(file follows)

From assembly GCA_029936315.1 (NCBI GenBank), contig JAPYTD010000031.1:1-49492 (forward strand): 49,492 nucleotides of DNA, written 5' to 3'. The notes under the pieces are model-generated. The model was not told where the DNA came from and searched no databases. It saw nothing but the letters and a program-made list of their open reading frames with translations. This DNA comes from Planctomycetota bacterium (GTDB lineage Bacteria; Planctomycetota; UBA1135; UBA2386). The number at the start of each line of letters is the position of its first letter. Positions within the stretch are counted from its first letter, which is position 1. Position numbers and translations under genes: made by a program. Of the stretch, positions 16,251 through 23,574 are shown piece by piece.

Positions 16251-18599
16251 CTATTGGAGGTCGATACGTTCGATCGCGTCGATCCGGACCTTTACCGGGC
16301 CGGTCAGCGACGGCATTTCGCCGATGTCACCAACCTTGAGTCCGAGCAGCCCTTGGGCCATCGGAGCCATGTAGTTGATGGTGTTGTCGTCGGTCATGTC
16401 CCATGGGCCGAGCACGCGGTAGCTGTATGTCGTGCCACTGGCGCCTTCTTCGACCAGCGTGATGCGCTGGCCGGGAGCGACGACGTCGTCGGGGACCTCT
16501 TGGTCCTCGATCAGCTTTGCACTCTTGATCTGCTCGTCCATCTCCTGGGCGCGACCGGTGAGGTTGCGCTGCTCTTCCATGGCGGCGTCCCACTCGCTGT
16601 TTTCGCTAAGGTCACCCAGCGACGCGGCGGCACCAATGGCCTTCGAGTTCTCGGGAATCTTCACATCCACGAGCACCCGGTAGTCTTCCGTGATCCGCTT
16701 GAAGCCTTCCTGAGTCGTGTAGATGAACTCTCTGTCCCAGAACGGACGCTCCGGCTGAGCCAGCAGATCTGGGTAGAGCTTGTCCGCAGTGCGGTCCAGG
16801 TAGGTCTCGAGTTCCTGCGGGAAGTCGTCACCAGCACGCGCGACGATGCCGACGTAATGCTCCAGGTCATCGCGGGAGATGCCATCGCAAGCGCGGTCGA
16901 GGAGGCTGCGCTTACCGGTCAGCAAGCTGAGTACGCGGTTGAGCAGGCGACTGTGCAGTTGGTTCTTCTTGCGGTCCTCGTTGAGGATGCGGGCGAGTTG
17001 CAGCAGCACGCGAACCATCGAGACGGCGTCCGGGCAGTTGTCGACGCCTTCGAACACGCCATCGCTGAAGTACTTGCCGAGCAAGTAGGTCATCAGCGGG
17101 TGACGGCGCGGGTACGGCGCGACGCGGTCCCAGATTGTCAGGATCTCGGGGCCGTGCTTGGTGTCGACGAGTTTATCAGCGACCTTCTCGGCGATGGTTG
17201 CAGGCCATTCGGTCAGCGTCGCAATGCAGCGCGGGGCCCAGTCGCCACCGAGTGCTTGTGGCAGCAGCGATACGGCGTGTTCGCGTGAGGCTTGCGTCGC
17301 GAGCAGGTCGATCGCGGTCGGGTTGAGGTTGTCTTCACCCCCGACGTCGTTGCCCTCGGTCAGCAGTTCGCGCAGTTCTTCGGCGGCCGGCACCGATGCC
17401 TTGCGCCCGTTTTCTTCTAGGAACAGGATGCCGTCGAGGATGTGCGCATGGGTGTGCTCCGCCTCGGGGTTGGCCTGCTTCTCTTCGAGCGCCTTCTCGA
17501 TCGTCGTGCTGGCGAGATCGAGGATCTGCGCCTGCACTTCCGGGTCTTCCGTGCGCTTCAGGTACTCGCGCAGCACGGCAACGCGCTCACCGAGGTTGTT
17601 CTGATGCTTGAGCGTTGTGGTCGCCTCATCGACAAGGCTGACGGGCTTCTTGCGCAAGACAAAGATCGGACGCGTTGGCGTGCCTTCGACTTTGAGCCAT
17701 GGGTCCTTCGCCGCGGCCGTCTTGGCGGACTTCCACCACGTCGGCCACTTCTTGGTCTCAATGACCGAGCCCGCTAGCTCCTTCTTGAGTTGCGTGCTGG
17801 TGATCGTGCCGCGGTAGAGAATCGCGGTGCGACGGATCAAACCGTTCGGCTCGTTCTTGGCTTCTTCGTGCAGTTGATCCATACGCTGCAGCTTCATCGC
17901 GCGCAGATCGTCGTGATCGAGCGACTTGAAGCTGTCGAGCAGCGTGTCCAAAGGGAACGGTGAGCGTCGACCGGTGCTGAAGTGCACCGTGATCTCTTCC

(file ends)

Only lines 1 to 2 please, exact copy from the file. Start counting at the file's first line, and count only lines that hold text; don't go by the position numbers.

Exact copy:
From assembly GCA_029936315.1 (NCBI GenBank), contig JAPYTD010000031.1:1-49492 (forward strand): 49,492 nucleotides of DNA, written 5' to 3'. The notes under the pieces are model-generated. The model was not told where the DNA came from and searched no databases. It saw nothing but the letters and a program-made list of their open reading frames with translations. This DNA comes from Planctomycetota bacterium (GTDB lineage Bacteria; Planctomycetota; UBA1135; UBA2386). The number at the start of each line of letters is the position of its first letter. Positions within the stretch are counted from its first letter, which is position 1. Position numbers and translations under genes: made by a program. Of the stretch, positions 16,251 through 23,574 are shown piece by piece.

Positions 16251-18599